Mapping Admission Data with Google Maps Engine

​By Steven White, Data Research Analyst, and Eric Poirier, Business and Technology Analyst, North Carolina State University

Google Maps Engine is a free mapping tool that can be used to generate accessible maps through the user’s Google account, hyperlinks, or other social networks. We wanted to use Google Maps to create an efficient process to assist admissions officers in planning and preparing for high school visits. In this example, we created a travel route for high schools in San Antonio. With Google Maps, the user can create custom routes from college fairs to targeted high schools, including schools that would be overlooked.

First, create a query to pull total applications by high school. Make sure to include the high school name, street address, city, state, and zip code. This information will be geocoded automatically by Google Maps. You need at least the name of the high school and the state. The school file should be saved as a CSV or spreadsheet file.

Step 1: Create a new map by clicking the Import button. Drag and drop your data file.  



Step 2: After data import, choose a column for Google Map Engine to position your placemarks. For this example, we only used Description (high school name), City, and State. Google Map Engine will be able to geocode by these descriptors. To minimize your chance of errors, provide precise address information (latitude-longitude). 

Step 3: Choose a column to title your markers. In this case, we selected School Name.  
 
 
Step 4: Edit Map Features. Create a title for your map.


Step 5:
Change base map to meet the needs of the layers you are trying to present.
 
 


Step 6: Change color or choose an icon. You can also symbolize your icons based on attributes listed in your data.
 
Step 7: View or edit the call-out window for each icon 
 
 
Step 8: Create and save directions between high schools and develop your calendar of high school visits.  Change the base map to get a clear picture.


Step 9:
Click Share to invite other users to view the map through a hyperlink. Users also have the ability to make edits to the map.
 


 

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Total Comments: 7
 
Lee posted on 12/11/2013 3:52 PM
Thanks for a great tip! Mapping software is becoming an increasingly useful and powerful tool in institutional research, and Google Maps has the advantage of being free and readily available.
Julia posted on 12/11/2013 4:11 PM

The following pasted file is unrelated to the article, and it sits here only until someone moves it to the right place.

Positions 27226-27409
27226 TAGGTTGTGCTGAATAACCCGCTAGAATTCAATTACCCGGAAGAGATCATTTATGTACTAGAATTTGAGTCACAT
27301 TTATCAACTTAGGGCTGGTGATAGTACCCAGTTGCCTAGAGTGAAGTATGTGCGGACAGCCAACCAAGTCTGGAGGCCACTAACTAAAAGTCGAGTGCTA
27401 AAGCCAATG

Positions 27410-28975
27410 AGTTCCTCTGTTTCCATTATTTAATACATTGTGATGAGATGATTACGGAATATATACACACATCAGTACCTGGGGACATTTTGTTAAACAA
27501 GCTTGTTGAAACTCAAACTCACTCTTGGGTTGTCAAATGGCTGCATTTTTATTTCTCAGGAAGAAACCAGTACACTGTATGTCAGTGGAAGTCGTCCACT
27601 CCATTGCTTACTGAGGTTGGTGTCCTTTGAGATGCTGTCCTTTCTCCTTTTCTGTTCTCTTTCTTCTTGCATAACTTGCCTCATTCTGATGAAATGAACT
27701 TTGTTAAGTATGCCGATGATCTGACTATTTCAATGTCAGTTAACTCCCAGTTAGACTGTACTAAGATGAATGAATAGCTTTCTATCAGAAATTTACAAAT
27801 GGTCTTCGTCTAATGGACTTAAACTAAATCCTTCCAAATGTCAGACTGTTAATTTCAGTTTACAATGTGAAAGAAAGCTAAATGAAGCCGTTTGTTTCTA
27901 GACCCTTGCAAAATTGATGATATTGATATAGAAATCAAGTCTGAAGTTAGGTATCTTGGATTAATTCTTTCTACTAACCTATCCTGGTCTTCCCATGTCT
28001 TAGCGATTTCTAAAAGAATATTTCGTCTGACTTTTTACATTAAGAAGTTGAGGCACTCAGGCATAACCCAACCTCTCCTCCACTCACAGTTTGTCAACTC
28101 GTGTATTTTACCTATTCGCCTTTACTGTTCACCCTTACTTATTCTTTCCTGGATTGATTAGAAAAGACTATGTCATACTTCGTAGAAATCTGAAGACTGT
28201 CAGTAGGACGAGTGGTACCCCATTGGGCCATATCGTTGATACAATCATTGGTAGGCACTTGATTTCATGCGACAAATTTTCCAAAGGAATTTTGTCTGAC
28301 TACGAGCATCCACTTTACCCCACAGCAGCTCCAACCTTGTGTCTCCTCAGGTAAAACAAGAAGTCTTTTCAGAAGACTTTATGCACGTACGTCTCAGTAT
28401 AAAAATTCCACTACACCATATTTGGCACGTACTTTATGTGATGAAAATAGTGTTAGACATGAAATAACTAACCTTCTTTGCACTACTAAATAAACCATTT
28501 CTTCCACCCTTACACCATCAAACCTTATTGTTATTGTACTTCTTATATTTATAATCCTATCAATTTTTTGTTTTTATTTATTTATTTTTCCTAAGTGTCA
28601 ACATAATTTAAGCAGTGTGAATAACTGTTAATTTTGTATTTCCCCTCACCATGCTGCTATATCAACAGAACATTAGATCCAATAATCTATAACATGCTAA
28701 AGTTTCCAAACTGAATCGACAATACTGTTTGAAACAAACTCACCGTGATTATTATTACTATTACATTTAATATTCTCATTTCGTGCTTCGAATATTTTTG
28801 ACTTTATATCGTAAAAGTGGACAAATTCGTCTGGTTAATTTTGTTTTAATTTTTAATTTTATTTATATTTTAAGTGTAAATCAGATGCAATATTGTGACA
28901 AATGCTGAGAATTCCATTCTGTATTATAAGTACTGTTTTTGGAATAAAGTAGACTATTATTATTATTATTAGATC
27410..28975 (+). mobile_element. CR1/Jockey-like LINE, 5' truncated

The value in being able to use location data as a tool for institutional research is huge. I had not heard of this tool before and can see, by the example provided, this could have a lot of potential. Thanks for sharing!
Tara posted on 12/11/2013 4:57 PM
This is so very valuable to us. Great tool! we use it to map demographics data from applicants, graduates and residents.
Marlene posted on 12/11/2013 6:07 PM
This tool looks very promising. I would be interested in a follow up Tech Tip that would show how to show intensity on the map, if possible. For example, if you wanted to graphically illustrate your top feeder high schools, could you illustrate this somehow to show which high schools send more students?
David posted on 12/12/2013 5:09 PM
Don't get too excited. Geocode - going from an address (position) to longitude and latitude isn't as easy as it seems. Towns, cities, and large pieces of real estate like that - may be easy, but how about geocoding 10,000 address where your students actually reside (you work in a CC with no dorms)? You will have to have software to do the geocoding for you. That can get expensive. Why would you want to do this. You may want to "look" at enrollment penetration into certain neighborhoods (visually). I've done this before and it can lead to interesting results - and help you target better. The example is good, but there are much better reasons to use the tool, IMHO.
Jeffrey posted on 12/13/2013 9:28 AM
Thanks guys. I've used a variety of geotools for different purposes. Maps engine is limited but great for a quick display of some data, especially for a website.
JR posted on 2/12/2014 6:36 PM
This is a great approach to take advantage of to help with visualization for enrollments, alumni placements, etc. We spent some time this past fall working on how to incorporate Google maps into our Cognos environment, looks promising with some initial setup, this tool along with several other mapping options will likely become more of an expected trade-skill for IR.